Ann Hiatt is a leadership strategist who’s ex-Silicon Valley, with 15 years of experience as the Executive Business Partner for Jeff Bezos, Founder and CEO of Amazon, and Eric Schmidt, CEO/Executive Chairman of Google.
She is committed to helping high performing CEOs obtain their ultimate dreams through strategic decision making and choses to only take 5 consulting clients at a time to ensure her ability for deep impact and availability. She currently works with CRM company Armadillo as NED and has spoken at business events across the globe, including a regular slot at SXSW.
Tell us a bit about yourself, background and your current roll?
I moved from Silicon Valley to Europe two years ago after a 15 year career as Chief of Staff to the CEOs of Amazon (Jeff Bezos) and Google (Eric Schmidt). I now consult with CEOs all over the world on leadership strategy and am an NED at CRM company Armadillo. I am a speaker, angel investor and soon-to-be published author with HarperCollins. I love writing, being in nature, and travel adventures (when the world is healthy). I have visited 39 countries so far.
Did you ever sit down and plan your career?
About ten years ago I wrote my dream resume full of the things I wanted to learn and accomplish as I progressed in my career. I have found that being learning-focused rather than title-focused has allowed me to identify opportunities for massive impact that I might have missed otherwise.
Have you faced any challenges along the way?
Almost two years ago now my major challenge was leaving Google after 12 years there to start my own company. I sold or donated literally everything I owned and moved from California to Europe with only two suitcases to my name to start a new life. There was something so raw and yet so freeing about that process. It is not for the faint of heart but it has absolutely paid off in everything that I have learned and experienced since!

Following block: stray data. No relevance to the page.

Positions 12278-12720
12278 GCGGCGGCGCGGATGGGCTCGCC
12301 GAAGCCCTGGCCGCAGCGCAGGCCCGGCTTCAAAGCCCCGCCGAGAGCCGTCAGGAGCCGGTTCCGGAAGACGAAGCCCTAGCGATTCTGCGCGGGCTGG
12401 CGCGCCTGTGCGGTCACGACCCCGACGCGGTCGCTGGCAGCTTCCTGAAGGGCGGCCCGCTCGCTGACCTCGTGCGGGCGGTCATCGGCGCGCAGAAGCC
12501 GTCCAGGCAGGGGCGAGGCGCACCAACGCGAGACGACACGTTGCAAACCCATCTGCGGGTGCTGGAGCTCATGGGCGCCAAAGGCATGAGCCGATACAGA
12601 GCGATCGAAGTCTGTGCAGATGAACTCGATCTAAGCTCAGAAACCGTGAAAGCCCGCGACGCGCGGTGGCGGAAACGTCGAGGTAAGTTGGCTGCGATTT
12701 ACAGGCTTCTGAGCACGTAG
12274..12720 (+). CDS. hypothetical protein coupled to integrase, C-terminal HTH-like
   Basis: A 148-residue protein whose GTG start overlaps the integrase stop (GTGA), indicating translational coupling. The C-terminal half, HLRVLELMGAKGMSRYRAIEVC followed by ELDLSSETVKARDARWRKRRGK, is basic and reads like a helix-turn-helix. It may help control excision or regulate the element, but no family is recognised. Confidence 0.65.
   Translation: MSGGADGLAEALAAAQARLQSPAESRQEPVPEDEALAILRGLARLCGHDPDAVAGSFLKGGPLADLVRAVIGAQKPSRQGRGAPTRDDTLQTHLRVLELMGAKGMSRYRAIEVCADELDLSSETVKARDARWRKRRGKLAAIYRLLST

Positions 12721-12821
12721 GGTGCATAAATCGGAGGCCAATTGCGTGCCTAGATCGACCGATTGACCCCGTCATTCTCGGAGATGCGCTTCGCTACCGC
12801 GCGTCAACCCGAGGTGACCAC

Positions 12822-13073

What has been your biggest achievement to date?
I am very proud of the teams that I have designed, hired, organized and led over my career. I feel strongly about creating teams which consistently raise the bar and keep each other innovating, challenging and pushing themselves to achieve more while having a lot of fun doing it. Eric Schmidt once told me that my team was “so good it’s embarrassing” which I take as a huge compliment.
What one thing do you believe has been a major factor in you achieving success?
I have always prioritized the type of people I wanted to work for over anything else because I knew they would shape the kind of person and leader I would become. I seek out the highest quality people who are insanely smart, curious, kind, collaborative and results oriented. They have driven me to take risks and achieve things I would have been too intimidated to attempt alone.
How do you feel about mentoring? Have you mentored anyone or are you someone’s mentee?
From day one I have treated my jobs like an apprenticeship and gleaned as much learning as possible from each day. Being side-by-side with the most impactful CEOs of our generation and learning to be their brain-double has been the best business education possible. I am trying to pay that forward as much as I can now with my book, speeches and blog to share these lessons with as many people as possible.
If you could change one thing to accelerate the pace of change for Gender Equality, what would it be?
A personal focus for me in striving for more gender equality is to create an environment where we no longer celebrate perfection over bravery in girls and women. As Reshma Saujani, the founder of Girls Who Code, said in her 2016 TED Talk: “Most girls are taught to avoid failure and risk. To smile pretty, play it safe, get all A’s… Men are habituated to take risk after risk. They’re rewarded for it… In other words, we’re raising our girls to be perfect and we’re raising our boys to be brave.” The world would be better off if women were able to live out their wildest dreams without feeling shackled to an impossible standard of perfection.
If you could give one piece of advice to your younger self what would it be?
I wish I had learned much earlier to set boundaries and prioritize myself a bit more. I loved my time in Silicon Valley, and even most of the 18 hour days, but I see how much more impactful I am now with a more balanced schedule which I have designed to have daily protected time for health, learning and connection in addition to my work.
What is your next challenge and what are you hoping to achieve in the future?
My first book will be published with HarperCollins next year, in 2021. I plan to create a podcast and other online content to accompany it to train up the next generation of leaders; especially those who are currently underrepresented.